"Bird" (1988)
Considering his reputation as a big-screen tough man, it's somewhat remarkable that one of the more successful and sensitive musical biopics, a genre full of disastrous attempts to overexplain legends, came from Clint Eastwood. But the noted jazz enthusiast (his son Kyle is a jazz musician, and Eastwood Sr. composed jazz-inflected scores for several of his films of the '00s, as well as for James C. Strouse's "Grace Is Gone") hit a real passion project with Charlie Parker biopic "Bird" and his love for the music and the man shines through. Forest Whitaker, in one of his earliest high-profile roles, is sensationally good, picking up a Best Actor award at Cannes, with the ever-underrated Diane Venora easily his match as his last wife Chan. It doesn't shy away from the darker aspects of Parker's life either (he was addicted to heroin for basically all his adult life), but still manages to keep on the right side of cliche. However, the film falls down in its loose structuring, which is appropriately jazz-like, but rather works against the picture, and it's hard to walk away without feeling that 20 minutes could have been happily shaved from the film. What shines through, however, is Eastwood's love of the music, which is outstanding -- Eastwood and music coordinator Lennie Niehaus isolated Parker tracks from original recordings, then mixed them with contemporary musicians, paying tribute to the man while keeping the music fresh. [B+]

"White Hunter Black Heart" (1990)
Considering he's now spent over 50 years on film sets, you'd think that Eastwood would have made movie-making the subject of a film earlier than 1990's "White Hunter Black Heart." But anyone looking at this film for an insight into Eastwood's working methods -- his portrayal of obsessive director John Wilson (a very, very thinly veiled version of John Huston during the making of "The African Queen") doesn't strike one as anything close to Eastwood as director, even if you substitute "trying to shoot an elephant" for "playing a round of golf." It is an undeniably enjoyable film -- somewhat looser and funnier than much of Eastwood's work -- and its examination of machismo shows the director to once more be a more contemplative figure than his onscreen figure sometimes suggests. But Eastwood the actor seems out of his depth, seeming preoccupied with impersonating Huston, and coming across as somewhat mannered as a result. Jeff Fahey is fairly strong as his foil, and George Dzunda is entertaining as the Sam Spiegel surrogate, but for the most part this is a one man show where the one man proves to be a disappointment. [C+]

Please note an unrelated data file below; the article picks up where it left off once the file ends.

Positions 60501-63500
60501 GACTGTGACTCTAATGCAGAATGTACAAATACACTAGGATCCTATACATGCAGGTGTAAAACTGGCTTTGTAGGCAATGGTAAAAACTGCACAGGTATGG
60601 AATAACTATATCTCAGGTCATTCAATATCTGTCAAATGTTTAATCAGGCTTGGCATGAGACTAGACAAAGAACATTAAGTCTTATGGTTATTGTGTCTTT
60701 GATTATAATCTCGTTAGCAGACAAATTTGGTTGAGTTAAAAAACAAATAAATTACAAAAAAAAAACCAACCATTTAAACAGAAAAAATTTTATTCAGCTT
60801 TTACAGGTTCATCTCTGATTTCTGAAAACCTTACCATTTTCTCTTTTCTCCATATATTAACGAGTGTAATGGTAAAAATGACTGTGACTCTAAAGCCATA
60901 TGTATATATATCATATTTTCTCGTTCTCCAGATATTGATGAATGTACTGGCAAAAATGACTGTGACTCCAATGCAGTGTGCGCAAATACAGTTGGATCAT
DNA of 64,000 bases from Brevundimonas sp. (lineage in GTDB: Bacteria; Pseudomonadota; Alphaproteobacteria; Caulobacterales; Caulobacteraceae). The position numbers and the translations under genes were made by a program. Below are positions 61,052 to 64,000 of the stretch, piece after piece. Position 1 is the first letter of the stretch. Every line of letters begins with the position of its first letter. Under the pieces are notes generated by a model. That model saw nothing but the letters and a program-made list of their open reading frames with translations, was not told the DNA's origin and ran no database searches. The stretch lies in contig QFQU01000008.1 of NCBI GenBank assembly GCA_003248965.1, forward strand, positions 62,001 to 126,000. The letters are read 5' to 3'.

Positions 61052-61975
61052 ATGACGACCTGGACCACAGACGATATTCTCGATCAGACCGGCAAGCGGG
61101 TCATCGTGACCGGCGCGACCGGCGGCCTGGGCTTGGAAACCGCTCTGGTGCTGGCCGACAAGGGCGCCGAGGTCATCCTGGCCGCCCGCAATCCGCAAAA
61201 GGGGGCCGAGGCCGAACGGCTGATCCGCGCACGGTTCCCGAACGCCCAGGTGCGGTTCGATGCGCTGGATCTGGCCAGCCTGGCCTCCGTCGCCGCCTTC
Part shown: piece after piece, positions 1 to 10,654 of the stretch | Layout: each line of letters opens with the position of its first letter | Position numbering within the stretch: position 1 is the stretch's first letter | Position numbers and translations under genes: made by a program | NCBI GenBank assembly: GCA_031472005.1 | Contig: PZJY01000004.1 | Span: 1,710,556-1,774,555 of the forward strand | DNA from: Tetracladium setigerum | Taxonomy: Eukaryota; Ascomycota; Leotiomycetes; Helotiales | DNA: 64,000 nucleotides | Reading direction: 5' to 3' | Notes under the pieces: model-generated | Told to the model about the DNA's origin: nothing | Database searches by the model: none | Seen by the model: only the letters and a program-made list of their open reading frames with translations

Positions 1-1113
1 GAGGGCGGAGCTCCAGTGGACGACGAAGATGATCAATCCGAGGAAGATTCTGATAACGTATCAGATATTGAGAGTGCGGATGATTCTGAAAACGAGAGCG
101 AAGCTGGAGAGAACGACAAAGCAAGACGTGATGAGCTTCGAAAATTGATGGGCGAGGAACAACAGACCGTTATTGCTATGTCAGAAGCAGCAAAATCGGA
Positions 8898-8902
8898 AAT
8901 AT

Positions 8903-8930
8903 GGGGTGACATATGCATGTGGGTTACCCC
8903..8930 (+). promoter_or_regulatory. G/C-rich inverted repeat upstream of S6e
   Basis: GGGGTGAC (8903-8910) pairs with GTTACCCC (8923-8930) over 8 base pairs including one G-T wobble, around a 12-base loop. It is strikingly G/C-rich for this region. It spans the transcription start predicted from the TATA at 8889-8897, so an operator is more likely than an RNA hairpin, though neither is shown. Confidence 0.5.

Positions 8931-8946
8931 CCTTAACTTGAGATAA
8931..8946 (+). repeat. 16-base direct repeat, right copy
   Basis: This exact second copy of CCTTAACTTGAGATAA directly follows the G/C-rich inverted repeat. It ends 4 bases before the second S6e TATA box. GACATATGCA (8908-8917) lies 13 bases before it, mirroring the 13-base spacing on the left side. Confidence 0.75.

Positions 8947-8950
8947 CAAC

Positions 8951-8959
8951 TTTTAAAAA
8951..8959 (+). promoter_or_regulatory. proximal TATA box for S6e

"Unforgiven" (1992)
Considering it's now close to twenty years since he tackled the genre, one would think that Eastwood would have considered returning to the Western by now -- after all, Kevin Costner doesn't seem to be able to go five years without taking another crack at the genre. But then, if we'd made "Unforgiven," we're not sure we'd have anything left to say either. Almost inarguably the crowning achievement of Eastwood's career to date, the revisionist Western had been floating around the industry for years, with the director eventually buying up the rights, but deciding to wait until he was old enough to pull off the lead role. And we're glad he did -- no-one else would have brought the baggage (and we really do mean this in a good way) that Eastwood does here; the history of his career weighs heavy on the shoulders of Bill Munny. The key line here is "It's a hell of a thing, killing a man. Take away all he's got and all he's ever gonna have," and Eastwood plays Munny as though the weight of every life he took on screen, from The Man With No Name to Dirty Harry, is catching up with him. He's ably assisted by a killer supporting cast, particularly Gene Hackman, Morgan Freeman and Richard Harris, and a magnificent script from David Webb Peoples ("Blade Runner"). Eastwood's never felt so confident behind the camera, either, and his take on the genre that he'd already made a hell of a stamp on has influenced everything since, from HBO's "Deadwood" to the Coen's upcoming "True Grit." He's not topped it since, but we'll put up with "Changeling" or "Hereafter" if we think that Eastwood will ever get close to this again. [A+]

"A Perfect World" (1993)
Coming off probably the greatest achievement of his acting and directing career (and an acting-only role in the sizable commercial hit "In The Line of Fire" in between), nobody expected Eastwood to match "Unforgiven" next time out at bat. What was truly surprising was how close the director came with "A Perfect World." Teaming for the first and only time with Kevin Costner (at that time, and it's hard to conceive now, easily the biggest movie star in the world), Eastwood originally intended to only direct, but was persuaded by Costner to take on the supporting role of Texas Ranger Red Garnett, who pursues escaped convict Butch Haynes (Costner) after he takes an eight-year-old Jehovah's Witness boy hostage. Eastwood's solid, but it's the performances he draws from both Costner, who's rarely been better, proving enormously sympathetic without ever letting us forget the cold-blooded killer that he is, and child actor TJ Lowther, that make the film. Maybe, at close to two-and-a-half hours it's a touch too long, but as Eastwood's most lyrical film (you wouldn't be crazy to call it Malick-esque in places), you'd be reluctant to cut a frame. And the deep, desperate melancholy, and unexpected humor, mean that, while it may never quite get the due it's owed, it'll remain the great hidden gem of Eastwood's directorial career. [A+]